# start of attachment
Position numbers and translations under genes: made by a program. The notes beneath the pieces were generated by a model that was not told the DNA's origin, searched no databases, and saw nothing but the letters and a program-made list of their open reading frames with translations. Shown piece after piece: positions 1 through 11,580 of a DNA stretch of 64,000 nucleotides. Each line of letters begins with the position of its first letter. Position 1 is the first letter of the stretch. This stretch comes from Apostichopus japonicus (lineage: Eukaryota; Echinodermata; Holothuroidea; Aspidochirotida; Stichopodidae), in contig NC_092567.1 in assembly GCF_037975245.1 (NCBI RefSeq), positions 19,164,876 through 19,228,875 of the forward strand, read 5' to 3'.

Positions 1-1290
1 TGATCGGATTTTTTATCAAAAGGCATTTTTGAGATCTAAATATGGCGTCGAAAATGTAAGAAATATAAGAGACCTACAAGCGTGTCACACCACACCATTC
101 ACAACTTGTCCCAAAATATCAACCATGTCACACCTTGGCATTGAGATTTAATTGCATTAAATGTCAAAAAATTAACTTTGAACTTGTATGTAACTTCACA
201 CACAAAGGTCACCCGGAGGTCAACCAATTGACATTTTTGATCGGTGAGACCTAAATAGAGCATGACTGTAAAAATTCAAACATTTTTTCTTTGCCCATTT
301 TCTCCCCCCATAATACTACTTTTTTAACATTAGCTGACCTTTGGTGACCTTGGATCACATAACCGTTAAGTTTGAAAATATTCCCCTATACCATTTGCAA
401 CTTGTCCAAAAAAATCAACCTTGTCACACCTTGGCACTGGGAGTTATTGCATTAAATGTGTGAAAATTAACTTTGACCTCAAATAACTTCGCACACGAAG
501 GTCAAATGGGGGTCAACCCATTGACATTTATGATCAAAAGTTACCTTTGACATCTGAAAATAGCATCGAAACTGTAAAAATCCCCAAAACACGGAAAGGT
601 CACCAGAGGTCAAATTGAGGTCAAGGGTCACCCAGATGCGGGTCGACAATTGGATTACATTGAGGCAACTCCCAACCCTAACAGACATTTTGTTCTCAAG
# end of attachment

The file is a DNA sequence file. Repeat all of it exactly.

Position numbers and translations under genes: made by a program. The notes beneath the pieces were generated by a model that was not told the DNA's origin, searched no databases, and saw nothing but the letters and a program-made list of their open reading frames with translations. Shown piece after piece: positions 1 through 11,580 of a DNA stretch of 64,000 nucleotides. Each line of letters begins with the position of its first letter. Position 1 is the first letter of the stretch. This stretch comes from Apostichopus japonicus (lineage: Eukaryota; Echinodermata; Holothuroidea; Aspidochirotida; Stichopodidae), in contig NC_092567.1 in assembly GCF_037975245.1 (NCBI RefSeq), positions 19,164,876 through 19,228,875 of the forward strand, read 5' to 3'.

Positions 1-1290
1 TGATCGGATTTTTTATCAAAAGGCATTTTTGAGATCTAAATATGGCGTCGAAAATGTAAGAAATATAAGAGACCTACAAGCGTGTCACACCACACCATTC
101 ACAACTTGTCCCAAAATATCAACCATGTCACACCTTGGCATTGAGATTTAATTGCATTAAATGTCAAAAAATTAACTTTGAACTTGTATGTAACTTCACA
201 CACAAAGGTCACCCGGAGGTCAACCAATTGACATTTTTGATCGGTGAGACCTAAATAGAGCATGACTGTAAAAATTCAAACATTTTTTCTTTGCCCATTT
301 TCTCCCCCCATAATACTACTTTTTTAACATTAGCTGACCTTTGGTGACCTTGGATCACATAACCGTTAAGTTTGAAAATATTCCCCTATACCATTTGCAA
401 CTTGTCCAAAAAAATCAACCTTGTCACACCTTGGCACTGGGAGTTATTGCATTAAATGTGTGAAAATTAACTTTGACCTCAAATAACTTCGCACACGAAG
501 GTCAAATGGGGGTCAACCCATTGACATTTATGATCAAAAGTTACCTTTGACATCTGAAAATAGCATCGAAACTGTAAAAATCCCCAAAACACGGAAAGGT
601 CACCAGAGGTCAAATTGAGGTCAAGGGTCACCCAGATGCGGGTCGACAATTGGATTACATTGAGGCAACTCCCAACCCTAACAGACATTTTGTTCTCAAG